Aphex Twin - Selected Ambient Works 85-92

Selected Ambient Works 85–92 (or Selected Ambient Works 85 to 92) is the debut studio album by English electronic musician Aphex Twin (Richard D. James). His third release and under the alias, it was released in 1992 on the Belgian techno label Apollo. An analogue remaster was released in 2006, and a digital remaster was released in 2008. Selected Ambient Works 85–92 was appreciated for its minimalist and atmospheric nature and is considered by many music critics to be one of the greatest albums in ambientIDM, and electronic music.

A Kind of Guise

A Kind of Guise

vicemag:

We talked with Milton Arellano about his experience working with Levi’s Skateboarding to build Pura Pura, a skate park high up on the slopes of La Paz, Bolivia. Check out his story here.

everyoneeatscookies:

Anthony Pappalardo, from Converse Skateboarding introduction paper

jennilee:
Field Trip (via Elizabeth Weinberg on The Great Discontent (TGD))http://thegreatdiscontent.com/interview/elizabeth-weinberg

jennilee:

Field Trip (via Elizabeth Weinberg on The Great Discontent (TGD))

Name.

johnnysimon:

Thomas Prior traveled to Rwanda for MSNBC to document educational advances for rural children.  Check out the full essay here.

Mystery Train (1989) - Jim Jarmusch

Mystery Train is a 1989 independent anthology film written and directed by Jim Jarmusch and set in Memphis, Tennessee. The film comprises a triptych of stories involving foreign protagonists unfolding over the course of the same night. “Far From Yokohama” features a Japanese couple (played by Youki Kudoh and Masatoshi Nagase) on a blues pilgrimage, “A Ghost” focuses on an Italian widow (Nicoletta Braschi) stranded in the city overnight, and “Lost in Space” follows the misadventure of a newly single and unemployed Englishman (Joe Strummer) and his companions (Rick Aviles and Steve Buscemi). They are linked by a run-down flophouse overseen by a night clerk (played by Screamin’ Jay Hawkins) and his disheveled bellboy (Cinqué Lee), a scene featuring Elvis Presley's “Blue Moon”, and a gunshot.

Duke of Hawaii: A Swimmer and Surfer Who Straddled Two Cultures
Duke Kahanamoku, who won a total of five swimming medals in Olympics from 1912 to 1924, probably did more than anyone else to bring the sport of surfing from his native Hawaiian islands to the United States mainland. Almost in reverse, he also played a substantial part in the Americanization of old Hawaii.
Born in Honolulu in 1890, descended from patrician ancestors who counseled the Hawaiian monarchy, he grew up near Waikiki Beach as the son of a police captain. Duke was a child when Queen Liliuokalani was thrown under house arrest and Hawaii transformed, by aid of the United States Marines, into Uncle Sam’s territory.
With no outward hint of resentment toward those who had seized and subjugated his country, Duke sought and won a place on the American swimming team at the 1912 Olympics in Stockholm, the only Hawaiian present. The Philadelphia Inquirer sportswriter Edgar Forrest Wolfe (who used the pen name Jim Nasium) pronounced Kahanamoku in 1913 “a human fish” and “the greatest swimmer the world of sport has ever seen.”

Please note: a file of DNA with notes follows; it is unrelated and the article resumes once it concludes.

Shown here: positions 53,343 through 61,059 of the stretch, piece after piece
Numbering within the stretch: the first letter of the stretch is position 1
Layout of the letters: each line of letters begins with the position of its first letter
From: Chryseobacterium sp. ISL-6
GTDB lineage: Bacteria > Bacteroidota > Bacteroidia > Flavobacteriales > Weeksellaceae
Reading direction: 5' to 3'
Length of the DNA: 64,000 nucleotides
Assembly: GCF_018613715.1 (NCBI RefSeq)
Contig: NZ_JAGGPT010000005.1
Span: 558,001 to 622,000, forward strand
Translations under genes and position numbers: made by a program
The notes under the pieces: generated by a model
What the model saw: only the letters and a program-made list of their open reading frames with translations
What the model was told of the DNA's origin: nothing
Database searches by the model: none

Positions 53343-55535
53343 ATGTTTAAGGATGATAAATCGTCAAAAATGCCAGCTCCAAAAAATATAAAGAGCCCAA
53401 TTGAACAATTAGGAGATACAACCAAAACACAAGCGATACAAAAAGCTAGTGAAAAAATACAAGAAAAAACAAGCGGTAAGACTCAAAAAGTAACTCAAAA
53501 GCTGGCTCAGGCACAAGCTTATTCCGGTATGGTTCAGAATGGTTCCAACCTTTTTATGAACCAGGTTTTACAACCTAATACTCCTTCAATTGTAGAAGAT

Reflecting the condescension with which Americans of the period viewed Hawaiian culture, Wolfe wrote that Duke had started his career as “one of the brown naked kids” of Honolulu who “swim through the shark infested waters of the harbor in search of silver coins thrown from the docks of the incoming steamer.”…http://www.nytimes.com/2014/08/23/upshot/duke-of-hawaii-a-swimmer-and-surfer-who-straddled-two-cultures.html?smid=fb-nytimes&WT.z_sma=UP_DOH_20140823&bicmp=AD&bicmlukp=WT.mc_id&bicmst=1388552400000&bicmet=1420088400000&_r=3&abt=0002&abg=0

Duke of Hawaii: A Swimmer and Surfer Who Straddled Two Cultures

Duke Kahanamoku, who won a total of five swimming medals in Olympics from 1912 to 1924, probably did more than anyone else to bring the sport of surfing from his native Hawaiian islands to the United States mainland. Almost in reverse, he also played a substantial part in the Americanization of old Hawaii.

Born in Honolulu in 1890, descended from patrician ancestors who counseled the Hawaiian monarchy, he grew up near Waikiki Beach as the son of a police captain. Duke was a child when Queen Liliuokalani was thrown under house arrest and Hawaii transformed, by aid of the United States Marines, into Uncle Sam’s territory.

With no outward hint of resentment toward those who had seized and subjugated his country, Duke sought and won a place on the American swimming team at the 1912 Olympics in Stockholm, the only Hawaiian present. The Philadelphia Inquirer sportswriter Edgar Forrest Wolfe (who used the pen name Jim Nasium) pronounced Kahanamoku in 1913 “a human fish” and “the greatest swimmer the world of sport has ever seen.”

Reflecting the condescension with which Americans of the period viewed Hawaiian culture, Wolfe wrote that Duke had started his career as “one of the brown naked kids” of Honolulu who “swim through the shark infested waters of the harbor in search of silver coins thrown from the docks of the incoming steamer.”